Take, for a start, the way the different parts of the economy have fared over the past few years, as shown in the first graph. As you can see, manufacturing took a far greater hit from the recession than did services and has recovered far more slowly. Services output is within one percentage point of its peak, while manufacturing is still seven or eight off it. And the recovery of the onshore economy, that is excluding oil and gas output which is mostly offshore, is appreciably better than the total economy. A further point is service industries seem inherently more stable than manufacturing. That is not to suggest all this talk of rebalancing towards manufacturing is misplaced; simply to make the point that insofar as it is successful, it will lead to a less stable economy.
Another nugget from the Inflation Report was the shift to self-employment, shown in the other graph. We are now back up to the previous peak at 14 per cent of all employment and it is perfectly plausible, given the decline in public-sector jobs, that it will rise further through the next decade. The push to encourage the formation of more small companies, if successful, will be to increase self-employment. It is even conceivable that 10 or more years from now there will be more people self-employed than working in the public sector. That will have huge implications for government policy but also for society. The politics of a country with a rising proportion of people who work for themselves will be quite different from one with large numbers of state jobs.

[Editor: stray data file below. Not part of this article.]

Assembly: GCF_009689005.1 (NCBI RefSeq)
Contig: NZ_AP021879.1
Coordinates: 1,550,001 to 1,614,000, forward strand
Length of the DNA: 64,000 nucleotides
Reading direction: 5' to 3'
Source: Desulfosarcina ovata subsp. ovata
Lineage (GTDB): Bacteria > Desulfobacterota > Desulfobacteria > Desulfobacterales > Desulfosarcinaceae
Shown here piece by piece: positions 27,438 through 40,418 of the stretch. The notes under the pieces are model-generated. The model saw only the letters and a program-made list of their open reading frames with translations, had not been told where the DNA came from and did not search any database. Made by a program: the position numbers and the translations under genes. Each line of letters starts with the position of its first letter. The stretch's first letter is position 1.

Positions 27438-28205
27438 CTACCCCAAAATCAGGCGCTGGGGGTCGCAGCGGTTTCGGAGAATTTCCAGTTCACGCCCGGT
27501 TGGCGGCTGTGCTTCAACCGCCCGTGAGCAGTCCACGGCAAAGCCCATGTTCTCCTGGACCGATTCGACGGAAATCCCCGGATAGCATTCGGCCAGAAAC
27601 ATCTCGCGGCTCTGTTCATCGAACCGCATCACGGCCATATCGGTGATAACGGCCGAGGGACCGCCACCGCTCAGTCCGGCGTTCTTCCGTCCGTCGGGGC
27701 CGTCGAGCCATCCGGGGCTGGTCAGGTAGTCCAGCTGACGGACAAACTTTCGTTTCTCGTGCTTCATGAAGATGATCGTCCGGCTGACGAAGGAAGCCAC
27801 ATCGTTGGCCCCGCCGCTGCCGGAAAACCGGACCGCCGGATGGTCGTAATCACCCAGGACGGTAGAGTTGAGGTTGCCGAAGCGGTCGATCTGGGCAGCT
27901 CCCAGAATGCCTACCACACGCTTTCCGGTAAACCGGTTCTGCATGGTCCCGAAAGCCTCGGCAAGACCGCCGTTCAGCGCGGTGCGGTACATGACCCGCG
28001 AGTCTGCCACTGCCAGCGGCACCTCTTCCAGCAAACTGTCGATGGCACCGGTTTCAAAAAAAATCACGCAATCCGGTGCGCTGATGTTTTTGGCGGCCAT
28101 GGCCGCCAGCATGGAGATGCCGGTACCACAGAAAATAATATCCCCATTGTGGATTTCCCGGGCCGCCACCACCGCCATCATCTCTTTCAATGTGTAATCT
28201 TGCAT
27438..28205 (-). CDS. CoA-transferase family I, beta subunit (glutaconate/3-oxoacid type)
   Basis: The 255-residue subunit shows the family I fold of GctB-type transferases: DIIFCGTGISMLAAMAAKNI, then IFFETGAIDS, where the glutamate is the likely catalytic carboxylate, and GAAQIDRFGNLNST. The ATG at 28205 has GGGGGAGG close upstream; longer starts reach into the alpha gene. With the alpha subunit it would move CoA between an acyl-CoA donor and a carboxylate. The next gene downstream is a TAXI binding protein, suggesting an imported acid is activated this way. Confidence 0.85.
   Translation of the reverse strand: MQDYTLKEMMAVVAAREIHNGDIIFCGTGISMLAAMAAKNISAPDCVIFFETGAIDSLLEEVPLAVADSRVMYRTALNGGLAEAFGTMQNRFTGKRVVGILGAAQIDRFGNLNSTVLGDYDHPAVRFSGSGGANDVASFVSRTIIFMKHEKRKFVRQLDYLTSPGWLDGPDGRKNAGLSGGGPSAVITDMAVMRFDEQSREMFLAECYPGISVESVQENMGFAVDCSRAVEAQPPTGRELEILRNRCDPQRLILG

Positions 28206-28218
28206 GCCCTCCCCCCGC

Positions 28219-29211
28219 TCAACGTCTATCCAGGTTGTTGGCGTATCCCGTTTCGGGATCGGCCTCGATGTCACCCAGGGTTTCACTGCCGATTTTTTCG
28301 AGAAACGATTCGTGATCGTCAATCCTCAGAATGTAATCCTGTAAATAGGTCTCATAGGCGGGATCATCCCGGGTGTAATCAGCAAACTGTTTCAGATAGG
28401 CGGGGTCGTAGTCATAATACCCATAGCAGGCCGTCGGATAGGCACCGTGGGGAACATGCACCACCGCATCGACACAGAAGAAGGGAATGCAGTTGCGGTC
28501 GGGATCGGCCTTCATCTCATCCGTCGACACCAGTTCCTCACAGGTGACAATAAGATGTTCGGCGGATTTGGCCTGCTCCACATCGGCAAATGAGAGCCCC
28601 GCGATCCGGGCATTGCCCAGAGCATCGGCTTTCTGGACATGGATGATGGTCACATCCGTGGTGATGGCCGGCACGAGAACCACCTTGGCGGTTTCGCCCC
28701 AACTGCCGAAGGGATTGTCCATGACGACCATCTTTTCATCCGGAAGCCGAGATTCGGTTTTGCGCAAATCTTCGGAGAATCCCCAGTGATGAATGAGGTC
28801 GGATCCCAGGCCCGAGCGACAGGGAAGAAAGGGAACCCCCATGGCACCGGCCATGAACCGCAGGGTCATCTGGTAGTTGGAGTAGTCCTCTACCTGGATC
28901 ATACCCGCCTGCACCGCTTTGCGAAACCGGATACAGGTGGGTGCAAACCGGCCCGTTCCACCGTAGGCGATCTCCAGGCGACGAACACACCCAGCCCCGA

It is tempting to see these shifts in party political terms. The first surge in self-employment took place after 1979 under the Tory governments; it reversed in the early years of Labour; now it is rising under the Coalition. But that is too mechanical, for as you can see the decline began in 1995, before Tony Blair came to power, and the recent rise began around 2003, long before Labour's 2010 defeat. Still, if the present trend continues, the self-employed will become a more important political lobby and the parties will have to think about what that might mean.